Trainer Mel Stute, in a bit of candor the week before the Preakness, said in reply to a question: "No, I never considered taking Alex Solis off Snow Chief after he got beat bad in the Derby. I told Alex before the Derby that no matter how the race is run early, he must have dead aim at the lead entering the stretch.
"Well, Alex took the lead at the head of the stretch and got beat. The fault must have been mine because I did not do enough with Snow Chief in the way of hard work in Kentucky. I did more with Snow Chief at Pimlico, plus there was only a two-week time span between races."
The Pimlico security force was swelled to more than 1,000 men and women, nearly 10 times the usual complement on an ordinary Saturday.
Jon Lusher, the head of track security, said that his force included members of the state and city police and the national guard. ABC television also had a formidable security crew.
Followers of award-winning trainer Wayne Lukas today saw his three favorites on the nine-race card finish off the board, including Badger Land in the feature.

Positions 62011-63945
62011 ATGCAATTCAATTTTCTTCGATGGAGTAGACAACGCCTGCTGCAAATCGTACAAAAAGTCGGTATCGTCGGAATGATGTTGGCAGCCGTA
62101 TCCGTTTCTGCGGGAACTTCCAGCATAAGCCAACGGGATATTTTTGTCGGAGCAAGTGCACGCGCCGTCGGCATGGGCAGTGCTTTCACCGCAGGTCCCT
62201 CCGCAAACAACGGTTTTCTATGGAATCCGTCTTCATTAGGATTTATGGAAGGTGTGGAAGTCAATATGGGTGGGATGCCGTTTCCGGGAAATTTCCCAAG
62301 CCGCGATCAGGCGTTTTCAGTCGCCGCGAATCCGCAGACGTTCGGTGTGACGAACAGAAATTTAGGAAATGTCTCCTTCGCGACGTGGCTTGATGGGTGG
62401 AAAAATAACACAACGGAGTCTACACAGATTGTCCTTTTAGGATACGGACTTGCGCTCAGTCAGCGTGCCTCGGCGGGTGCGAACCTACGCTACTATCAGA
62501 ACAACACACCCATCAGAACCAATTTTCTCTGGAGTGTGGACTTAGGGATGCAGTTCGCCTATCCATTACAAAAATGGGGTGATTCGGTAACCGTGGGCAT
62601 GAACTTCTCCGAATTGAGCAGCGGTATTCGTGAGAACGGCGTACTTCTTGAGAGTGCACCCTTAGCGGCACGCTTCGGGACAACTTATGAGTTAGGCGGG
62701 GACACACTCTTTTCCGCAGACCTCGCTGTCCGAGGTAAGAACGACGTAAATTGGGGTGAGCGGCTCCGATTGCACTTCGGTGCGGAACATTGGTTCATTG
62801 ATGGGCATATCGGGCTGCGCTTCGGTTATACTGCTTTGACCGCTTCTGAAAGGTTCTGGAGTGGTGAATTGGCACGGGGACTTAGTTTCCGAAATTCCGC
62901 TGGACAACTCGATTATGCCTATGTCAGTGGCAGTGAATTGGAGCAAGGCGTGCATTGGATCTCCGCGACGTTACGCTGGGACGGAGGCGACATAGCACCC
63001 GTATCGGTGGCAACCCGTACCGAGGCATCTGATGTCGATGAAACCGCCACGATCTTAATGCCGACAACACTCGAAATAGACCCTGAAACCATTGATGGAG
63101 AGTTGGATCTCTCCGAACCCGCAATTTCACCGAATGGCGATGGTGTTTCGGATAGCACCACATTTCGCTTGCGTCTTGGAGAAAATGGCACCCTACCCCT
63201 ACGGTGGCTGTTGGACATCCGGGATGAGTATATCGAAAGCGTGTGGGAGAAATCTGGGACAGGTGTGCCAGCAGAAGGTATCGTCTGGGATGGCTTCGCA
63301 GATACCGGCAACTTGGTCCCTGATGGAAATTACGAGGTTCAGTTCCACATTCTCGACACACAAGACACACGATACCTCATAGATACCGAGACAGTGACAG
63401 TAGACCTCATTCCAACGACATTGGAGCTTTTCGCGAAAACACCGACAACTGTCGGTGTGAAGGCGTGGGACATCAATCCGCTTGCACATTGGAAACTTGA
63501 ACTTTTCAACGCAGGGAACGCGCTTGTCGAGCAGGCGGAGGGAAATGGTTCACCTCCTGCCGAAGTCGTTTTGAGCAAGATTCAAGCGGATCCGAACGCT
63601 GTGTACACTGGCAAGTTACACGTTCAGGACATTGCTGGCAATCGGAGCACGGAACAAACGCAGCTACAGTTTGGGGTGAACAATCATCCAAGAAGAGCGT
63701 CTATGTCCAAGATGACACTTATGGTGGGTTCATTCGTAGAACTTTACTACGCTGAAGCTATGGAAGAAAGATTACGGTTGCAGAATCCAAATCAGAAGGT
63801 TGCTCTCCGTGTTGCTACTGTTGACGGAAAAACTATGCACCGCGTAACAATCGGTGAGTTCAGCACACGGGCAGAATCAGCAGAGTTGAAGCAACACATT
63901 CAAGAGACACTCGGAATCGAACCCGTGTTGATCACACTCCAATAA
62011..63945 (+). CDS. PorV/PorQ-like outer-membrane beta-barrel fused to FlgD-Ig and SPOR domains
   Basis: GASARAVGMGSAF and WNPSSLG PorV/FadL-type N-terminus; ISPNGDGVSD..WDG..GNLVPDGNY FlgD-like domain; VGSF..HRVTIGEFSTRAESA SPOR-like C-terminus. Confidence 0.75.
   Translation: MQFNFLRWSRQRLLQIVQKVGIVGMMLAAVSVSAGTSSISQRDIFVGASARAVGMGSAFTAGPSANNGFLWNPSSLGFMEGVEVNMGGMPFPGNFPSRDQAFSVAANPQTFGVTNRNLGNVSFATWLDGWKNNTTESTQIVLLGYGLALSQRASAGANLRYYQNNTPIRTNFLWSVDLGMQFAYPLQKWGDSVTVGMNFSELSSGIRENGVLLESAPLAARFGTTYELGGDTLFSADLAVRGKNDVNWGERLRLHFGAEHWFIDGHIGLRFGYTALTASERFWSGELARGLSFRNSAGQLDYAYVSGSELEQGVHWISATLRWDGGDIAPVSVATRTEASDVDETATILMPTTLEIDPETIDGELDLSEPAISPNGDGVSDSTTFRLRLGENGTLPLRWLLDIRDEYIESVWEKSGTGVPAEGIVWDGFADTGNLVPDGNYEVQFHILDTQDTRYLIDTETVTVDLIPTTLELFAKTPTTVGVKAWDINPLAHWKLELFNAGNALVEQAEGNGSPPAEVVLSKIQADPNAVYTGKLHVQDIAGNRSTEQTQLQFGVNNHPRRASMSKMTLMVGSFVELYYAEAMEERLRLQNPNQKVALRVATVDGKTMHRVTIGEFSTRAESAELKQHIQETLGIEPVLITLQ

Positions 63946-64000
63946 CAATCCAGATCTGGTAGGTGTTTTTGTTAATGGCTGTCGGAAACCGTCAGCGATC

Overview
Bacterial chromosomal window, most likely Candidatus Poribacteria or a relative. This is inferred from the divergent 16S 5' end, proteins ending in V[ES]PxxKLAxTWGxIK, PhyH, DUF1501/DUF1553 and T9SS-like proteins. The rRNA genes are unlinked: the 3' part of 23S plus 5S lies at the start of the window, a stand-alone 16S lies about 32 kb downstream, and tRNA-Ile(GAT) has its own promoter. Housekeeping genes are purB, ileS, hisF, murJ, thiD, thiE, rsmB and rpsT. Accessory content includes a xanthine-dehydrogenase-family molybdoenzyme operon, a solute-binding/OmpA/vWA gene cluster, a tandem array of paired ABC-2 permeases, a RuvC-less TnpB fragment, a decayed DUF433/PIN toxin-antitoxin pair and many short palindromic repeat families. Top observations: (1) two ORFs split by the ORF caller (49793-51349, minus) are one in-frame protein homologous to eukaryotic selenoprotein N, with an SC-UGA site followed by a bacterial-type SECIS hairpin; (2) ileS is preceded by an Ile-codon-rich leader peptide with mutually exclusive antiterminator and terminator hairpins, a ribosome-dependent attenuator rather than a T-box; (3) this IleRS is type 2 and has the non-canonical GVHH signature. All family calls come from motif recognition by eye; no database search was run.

Lukas' Lady Secret did win the $100,000-added Shuvee Handicap in New York, however.
An hour before the Preakness, trainer Charles Whittingham was asked how his colt Ferdinand was taking all the fanfare. He replied: "Right now, he's calm and collected. What people fail to realize is that horses are like strawberries; they spoil awfully quick."
Ralph DiChiaro, the Baltimore builder who used to own Tropical Park and Randall Park Race Course, said that he has a Preakness hopeful for next year. His Raphael Dancer worked a brisk mile in 1:37 at Hollywood Park Friday after winning his 7-furlong maiden effort impressively the week before. Raphael Dancer is trained by Michael Whittingham, son of the trainer of Ferdinand.
Raymond Haight, the former race caller at all the Maryland tracks, squelched rumors that he is considering returning to calling the races at Laurel Race Course.